Thursday 25 April 2019

Ireland's tech godfather is building a new empire

Dublin is widely seen as a centre for tech in Europe, Workday's Annrai O'Toole tells Adrian Weckler

Annrai O’Toole pictured at the Workday offices off Dublin’s Clanbrassil Street. Photo: Frank McGrath
Annrai O’Toole pictured at the Workday offices off Dublin’s Clanbrassil Street. Photo: Frank McGrath
Adrian Weckler

Adrian Weckler

THESE days, Irish tech startups making it big is everyday news. Five million euro funding rounds here, €10m acquisitions there. Earnouts, Series-A, seedcorn start-ups: we know the jargon off by heart.

Yet few have come close to matching the feats of Ireland's original breakthrough firm, Iona Technologies. And few have seen the the ebbs and flows of the Irish technology industry like one of its co-founders, Annrai O'Toole.

For the uninitiated, O'Toole helped start a 'middleware' company 20 years ago that went on to become the fifth-highest public flotation on the US Nasdaq Exchange. After that, he co-founded another firm, Cape Clear, which was acquired five years ago by the US-based firm that O'Toole currently helps to run in Europe, Workday.

Though many won't have heard of it, Workday makes business software and has a market cap roughly the same size as Sony's.

How has O'Toole managed to stay on top all this time?

"A lot of leaders in the IT industry come out of Ireland," he said. "There is a very real perception of Dublin as a tech centre with a much stronger ecosystem than elsewhere.

"You'll see Spanish and Italian guys out here on the floor and they're here because they've heard that Dublin is a centre for tech in Europe."

Right now, O'Toole is trying to recruit the brightest and the best for Workday's Dublin office, which he has already grown to 100 people. Ireland's technology godfather – a title he arguably might share with Iona co-founder Chris Horn – is building something large once again. And the influence of the outfit's Irish office is affecting the parent company's culture in more ways than one.

"In the Californian head office, they've all but changed the name of their 'Outstanding Contributor Award' process to the 'Well Done Laddie' awards," he said.

"Being serious, while it's true that we have cultural affinity with US companies and a joint can-do attitude, if that's all we had to our game, we'd be dead. You're not going to win just because you're a nice guy, or because you're funny or because you're good at telling a story.

"The reason that the organisations I've been involved in, such as Iona and Cape Clear, have been successful is because there's real substance there.

"There's intellectual insight, substantial intellectual property and a desire to succeed. It sounds cliched but there genuinely is a drive that we're going to find a way to get problems done."

Hiring people of the calibre O'Toole is looking for – engineers capable of solving complex system usability problems – isn't easy at the best of times.

Right now, it's particularly challenging. One of the reasons for this, says O'Toole, is because the boom-bust cycle over the last decade took IT graduates out of the system.

"I think that the construction boom caused a hiatus in Ireland, which took graduates and money and other things out of the technology equation," he said.

"You had a bunch of kids going into college to do civil engineering or architecture or other construction-related things. It amounted to a whole bunch of money chasing construction projects, rather than investment into tech firms.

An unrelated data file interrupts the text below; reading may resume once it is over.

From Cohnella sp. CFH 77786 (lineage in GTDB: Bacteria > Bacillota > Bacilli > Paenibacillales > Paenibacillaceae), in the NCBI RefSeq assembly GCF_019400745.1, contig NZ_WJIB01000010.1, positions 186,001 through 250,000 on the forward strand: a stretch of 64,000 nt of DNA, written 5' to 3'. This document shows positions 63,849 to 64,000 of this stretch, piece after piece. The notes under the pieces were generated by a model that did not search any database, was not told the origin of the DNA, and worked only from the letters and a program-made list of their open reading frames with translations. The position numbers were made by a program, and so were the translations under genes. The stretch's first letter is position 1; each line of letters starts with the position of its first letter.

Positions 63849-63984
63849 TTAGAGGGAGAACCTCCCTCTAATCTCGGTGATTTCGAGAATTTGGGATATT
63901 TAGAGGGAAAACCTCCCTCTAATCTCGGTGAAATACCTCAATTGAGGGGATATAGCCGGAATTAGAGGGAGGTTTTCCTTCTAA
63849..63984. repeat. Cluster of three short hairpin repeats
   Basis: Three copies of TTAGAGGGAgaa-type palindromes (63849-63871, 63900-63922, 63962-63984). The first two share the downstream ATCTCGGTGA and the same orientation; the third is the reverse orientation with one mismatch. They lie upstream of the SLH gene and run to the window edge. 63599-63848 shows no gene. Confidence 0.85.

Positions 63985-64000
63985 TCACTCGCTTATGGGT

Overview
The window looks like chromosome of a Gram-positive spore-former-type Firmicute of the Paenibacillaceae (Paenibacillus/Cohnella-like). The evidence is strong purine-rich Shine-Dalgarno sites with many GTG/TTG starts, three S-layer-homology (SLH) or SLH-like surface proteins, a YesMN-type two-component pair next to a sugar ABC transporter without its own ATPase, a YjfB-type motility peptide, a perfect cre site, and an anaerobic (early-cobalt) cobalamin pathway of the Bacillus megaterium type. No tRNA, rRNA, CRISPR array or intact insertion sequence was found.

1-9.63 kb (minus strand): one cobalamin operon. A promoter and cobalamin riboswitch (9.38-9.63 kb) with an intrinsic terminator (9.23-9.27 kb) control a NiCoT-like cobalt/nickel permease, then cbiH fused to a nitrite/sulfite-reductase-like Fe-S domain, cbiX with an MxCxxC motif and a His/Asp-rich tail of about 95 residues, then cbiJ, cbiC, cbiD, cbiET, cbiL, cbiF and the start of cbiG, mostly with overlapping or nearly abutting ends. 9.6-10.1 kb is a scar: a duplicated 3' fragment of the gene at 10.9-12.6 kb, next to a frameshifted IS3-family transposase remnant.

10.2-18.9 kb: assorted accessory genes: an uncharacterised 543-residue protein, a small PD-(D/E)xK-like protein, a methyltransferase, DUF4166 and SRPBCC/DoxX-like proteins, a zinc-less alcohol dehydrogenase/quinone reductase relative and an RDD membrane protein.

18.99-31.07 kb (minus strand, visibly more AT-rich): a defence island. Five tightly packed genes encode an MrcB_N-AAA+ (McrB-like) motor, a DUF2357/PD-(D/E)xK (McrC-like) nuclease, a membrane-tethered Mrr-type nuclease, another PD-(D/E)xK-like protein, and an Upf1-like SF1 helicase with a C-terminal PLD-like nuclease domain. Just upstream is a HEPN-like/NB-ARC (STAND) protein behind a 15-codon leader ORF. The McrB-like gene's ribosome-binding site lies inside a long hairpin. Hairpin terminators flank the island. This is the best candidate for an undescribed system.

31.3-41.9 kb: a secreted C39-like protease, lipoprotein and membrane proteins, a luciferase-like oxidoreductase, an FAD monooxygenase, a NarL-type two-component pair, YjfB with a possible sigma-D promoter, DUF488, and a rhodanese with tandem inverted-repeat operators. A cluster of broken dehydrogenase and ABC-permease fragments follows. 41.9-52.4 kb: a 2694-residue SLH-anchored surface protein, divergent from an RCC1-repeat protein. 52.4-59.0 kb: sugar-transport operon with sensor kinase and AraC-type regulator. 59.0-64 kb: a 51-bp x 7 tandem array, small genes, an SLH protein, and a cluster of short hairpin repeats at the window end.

"But I think that that has now worked its way out of the system and we're falling back into the trajectory that we used to see in the mid-nineties, where technology is now being pursued more. This is an upward trajectory, in my view."

Nevertheless, it's going to take a while before supply catches up with demand, he said. Even then, some IT roles have an X-factor that is never in plentiful supply.

"While Dublin produces a strong cohort of exceptional developers, there is a category of that I'd call 'product management' that's really rare," he said. "It's the guy in the middle between the sales, developer and customer worlds.

"It's the person who's strong enough to understand the technology but also has the vision to see where the product needs to go. It's a really strong discipline in Silicon Valley and there's loads of those product managers there. It's the classic Steve Jobs role."

For now, both O'Toole and Workday are more concerned with landing top-notch engineers to buttress the architect-designed offices they have off Dublin's Clanbrassil Street. O'Toole knows he's competing with high-class competition from half the large, prestigious web firms in Europe.

Anyone looking at Workday's recent stock market performance might see some additional motivation in joining the company, especially since equity incentives are usually part of a tech firm's package. In the last 12 months, its share price has almost doubled. It now has a market cap ($17.7bn) that puts it ahead of Ryanair ($16.8bn) and only marginally behind Sony ($18.7bn).

O'Toole himself admits to being a "small shareholder" in the company.

Who would bet against him helping to build yet another IT juggernaut?


Why does software giant Workday remain located in Dublin?

Is it tax? Absolutely not, says Mr O’Toole. “I can tell you that there is just no way that companies are coming here for the tax reasons,” he said. “They’re coming here because of the genuine skills base. Genuinely. Yes, the tax stuff has got some advantages and, yes, some people take advantage of it. But in fairness that’s kind of the same in all countries, we just happen to be relatively transparent about how we do it here in Ireland. But really, people are here for the skills, because it’s English-speaking and because it’s part of the euro. It’s an entire package.”

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